Today’s post is written by Dr. Greg Bradsher, Senior Archivist at the National Archives at College Park During 2013 I published in Prologue an article about the disposition of the caskets of Field Marshal and Weimar President Paul von Hindenburg and of his wife, Frederick the Great, and Frederich Wilhelm I, that had been recovered … Continue reading So, what did the U.S. Army do with the Prussian Regimental Flags found at Bernterode?
Today’s post, written by Dr. Greg Bradsher, is the next installment in an ongoing series of posts on real-life Monuments Men. The movie, The Monuments Men, has focused great attention on the Monuments Men (and women) and their work during and after World War II. Of course the movie cannot tell the story of the … Continue reading Everett Parker Lesley, Jr.: The Monuments Man who drafted the Wiesbaden Manifesto
Today's post is written by Dr. Greg Bradsher, Senior Archivist at the National Archives at College Park. In 1912 David C. Preyer wrote in his book The Art of the Berlin Galleries that the then Royal National Gallery did not until 1896 make any effort to add foreign works to its collection. In taking the reader through … Continue reading Wintergarden by Manet was NOT Looted by the Nazis
Today's post is written by Dr. Greg Bradsher. In the forthcoming movie The Monuments Men there will be a scene of Monuments Men entering the salt mine at Merkers, Thuringia, Germany in April 1945, and beholding German and looted gold, concentration camp victims’ gold teeth, and fabulous artwork. The scene looks something like this: Capture … Continue reading The Monuments Men and the Recovery of the Art in the Merkers Salt Mine April 1945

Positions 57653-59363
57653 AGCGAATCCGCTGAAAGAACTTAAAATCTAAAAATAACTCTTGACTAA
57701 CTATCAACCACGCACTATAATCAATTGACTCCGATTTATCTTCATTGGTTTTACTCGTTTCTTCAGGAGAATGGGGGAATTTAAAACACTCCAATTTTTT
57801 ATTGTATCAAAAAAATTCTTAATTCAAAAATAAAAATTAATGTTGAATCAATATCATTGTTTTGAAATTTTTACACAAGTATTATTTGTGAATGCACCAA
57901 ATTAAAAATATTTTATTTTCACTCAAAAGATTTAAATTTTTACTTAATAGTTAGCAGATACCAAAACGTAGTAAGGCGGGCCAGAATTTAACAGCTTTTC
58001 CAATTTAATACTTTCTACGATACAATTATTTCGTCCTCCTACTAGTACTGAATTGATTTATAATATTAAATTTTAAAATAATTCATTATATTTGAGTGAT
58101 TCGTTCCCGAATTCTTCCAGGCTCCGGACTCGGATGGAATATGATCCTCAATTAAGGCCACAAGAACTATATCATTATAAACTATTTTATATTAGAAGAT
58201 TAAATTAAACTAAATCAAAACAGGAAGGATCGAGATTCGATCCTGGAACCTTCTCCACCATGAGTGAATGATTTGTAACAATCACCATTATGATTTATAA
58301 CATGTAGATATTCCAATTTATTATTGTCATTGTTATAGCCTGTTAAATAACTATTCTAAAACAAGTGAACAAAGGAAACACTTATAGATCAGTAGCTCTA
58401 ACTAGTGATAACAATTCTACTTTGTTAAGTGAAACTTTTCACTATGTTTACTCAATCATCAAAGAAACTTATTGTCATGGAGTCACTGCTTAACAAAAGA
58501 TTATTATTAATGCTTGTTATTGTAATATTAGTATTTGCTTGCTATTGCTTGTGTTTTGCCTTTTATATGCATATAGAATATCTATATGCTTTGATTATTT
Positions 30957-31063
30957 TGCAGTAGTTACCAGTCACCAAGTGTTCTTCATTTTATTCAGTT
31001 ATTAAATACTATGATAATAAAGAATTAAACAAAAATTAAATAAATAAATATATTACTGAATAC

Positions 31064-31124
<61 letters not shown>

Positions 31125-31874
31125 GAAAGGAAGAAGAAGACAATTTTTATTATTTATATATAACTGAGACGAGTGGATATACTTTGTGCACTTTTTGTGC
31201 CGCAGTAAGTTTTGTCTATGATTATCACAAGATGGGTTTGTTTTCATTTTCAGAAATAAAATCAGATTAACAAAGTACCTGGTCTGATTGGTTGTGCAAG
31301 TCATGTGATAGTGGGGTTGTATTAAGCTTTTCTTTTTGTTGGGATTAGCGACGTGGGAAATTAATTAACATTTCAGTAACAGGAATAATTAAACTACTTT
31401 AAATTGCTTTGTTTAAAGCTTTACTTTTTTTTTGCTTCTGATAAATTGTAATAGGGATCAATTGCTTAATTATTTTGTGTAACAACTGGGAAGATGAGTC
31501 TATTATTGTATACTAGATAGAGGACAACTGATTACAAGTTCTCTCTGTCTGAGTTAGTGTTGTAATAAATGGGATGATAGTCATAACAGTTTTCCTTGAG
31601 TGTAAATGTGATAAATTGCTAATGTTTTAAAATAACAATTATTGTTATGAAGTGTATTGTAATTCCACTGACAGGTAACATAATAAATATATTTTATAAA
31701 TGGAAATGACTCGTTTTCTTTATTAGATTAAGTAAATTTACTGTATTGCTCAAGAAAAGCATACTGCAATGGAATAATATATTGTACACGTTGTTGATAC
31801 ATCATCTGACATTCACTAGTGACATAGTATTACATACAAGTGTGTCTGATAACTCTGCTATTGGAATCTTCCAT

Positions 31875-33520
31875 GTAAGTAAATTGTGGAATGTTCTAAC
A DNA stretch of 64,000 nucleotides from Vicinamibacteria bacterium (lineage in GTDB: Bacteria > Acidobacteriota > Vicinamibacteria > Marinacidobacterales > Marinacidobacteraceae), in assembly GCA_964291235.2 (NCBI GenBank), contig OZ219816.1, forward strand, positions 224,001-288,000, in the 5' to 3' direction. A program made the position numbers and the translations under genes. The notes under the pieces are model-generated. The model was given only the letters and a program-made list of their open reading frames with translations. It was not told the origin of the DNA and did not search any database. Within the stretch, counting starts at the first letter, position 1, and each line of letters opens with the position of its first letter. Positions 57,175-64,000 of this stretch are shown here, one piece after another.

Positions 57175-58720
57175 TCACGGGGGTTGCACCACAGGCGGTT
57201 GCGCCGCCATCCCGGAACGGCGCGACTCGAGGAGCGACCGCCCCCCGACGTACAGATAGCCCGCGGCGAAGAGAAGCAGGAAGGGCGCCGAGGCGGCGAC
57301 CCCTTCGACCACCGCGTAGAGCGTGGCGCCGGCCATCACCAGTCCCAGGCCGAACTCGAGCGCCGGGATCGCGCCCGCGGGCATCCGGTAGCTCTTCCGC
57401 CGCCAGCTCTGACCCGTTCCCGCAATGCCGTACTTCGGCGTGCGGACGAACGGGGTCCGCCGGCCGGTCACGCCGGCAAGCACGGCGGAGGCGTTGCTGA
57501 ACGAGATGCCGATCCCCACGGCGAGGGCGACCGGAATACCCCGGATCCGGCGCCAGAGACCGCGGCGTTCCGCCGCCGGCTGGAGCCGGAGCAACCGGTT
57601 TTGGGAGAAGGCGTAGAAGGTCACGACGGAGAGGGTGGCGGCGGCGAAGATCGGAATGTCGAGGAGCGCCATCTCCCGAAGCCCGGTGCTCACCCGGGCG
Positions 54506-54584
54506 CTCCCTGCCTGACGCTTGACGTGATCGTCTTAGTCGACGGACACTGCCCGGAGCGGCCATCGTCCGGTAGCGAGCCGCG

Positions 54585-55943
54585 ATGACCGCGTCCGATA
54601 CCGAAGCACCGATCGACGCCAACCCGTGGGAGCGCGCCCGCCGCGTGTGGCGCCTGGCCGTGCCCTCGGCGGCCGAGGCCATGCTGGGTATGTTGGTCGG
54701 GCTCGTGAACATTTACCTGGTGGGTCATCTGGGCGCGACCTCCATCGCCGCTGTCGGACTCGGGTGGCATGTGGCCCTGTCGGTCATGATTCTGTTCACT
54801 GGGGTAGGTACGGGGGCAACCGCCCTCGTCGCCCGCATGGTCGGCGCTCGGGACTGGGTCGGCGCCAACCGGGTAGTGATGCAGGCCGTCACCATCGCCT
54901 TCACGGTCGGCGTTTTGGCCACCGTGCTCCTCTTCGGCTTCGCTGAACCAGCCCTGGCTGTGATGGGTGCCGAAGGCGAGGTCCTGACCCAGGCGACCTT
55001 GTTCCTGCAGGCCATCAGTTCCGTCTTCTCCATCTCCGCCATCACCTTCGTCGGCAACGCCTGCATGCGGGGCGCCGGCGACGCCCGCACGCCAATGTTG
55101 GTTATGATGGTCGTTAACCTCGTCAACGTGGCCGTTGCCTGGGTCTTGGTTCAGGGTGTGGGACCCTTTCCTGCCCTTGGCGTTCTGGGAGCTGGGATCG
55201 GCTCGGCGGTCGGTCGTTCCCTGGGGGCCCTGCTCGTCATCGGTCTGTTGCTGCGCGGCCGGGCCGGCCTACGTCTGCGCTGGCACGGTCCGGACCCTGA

Today's post is written by Dr. Greg Bradsher. During the past several weeks there has been international interest in the revelations about some 1,400 works of art, some allegedly acquired from looted Jewish collections, found in a Munich, Germany apartment. Most, if not all, of the works found in Cornelius Gurlitt’s apartment had previously been in … Continue reading Records of the Office of the Chief of Counsel for the Prosecution of Axis Criminality Yields New Hildebrand Gurlitt Information
Today's post is written by Dr. Greg Bradsher. During the past several weeks there has been great international interest in the art works that had been in the possession of Hildebrand Gurlitt before and during World War II, some of which were ultimately recovered at war’s end, stored at the United States Army’s Wiesbaden Central … Continue reading The Origins and Operations of the Wiesbaden Central Collecting Point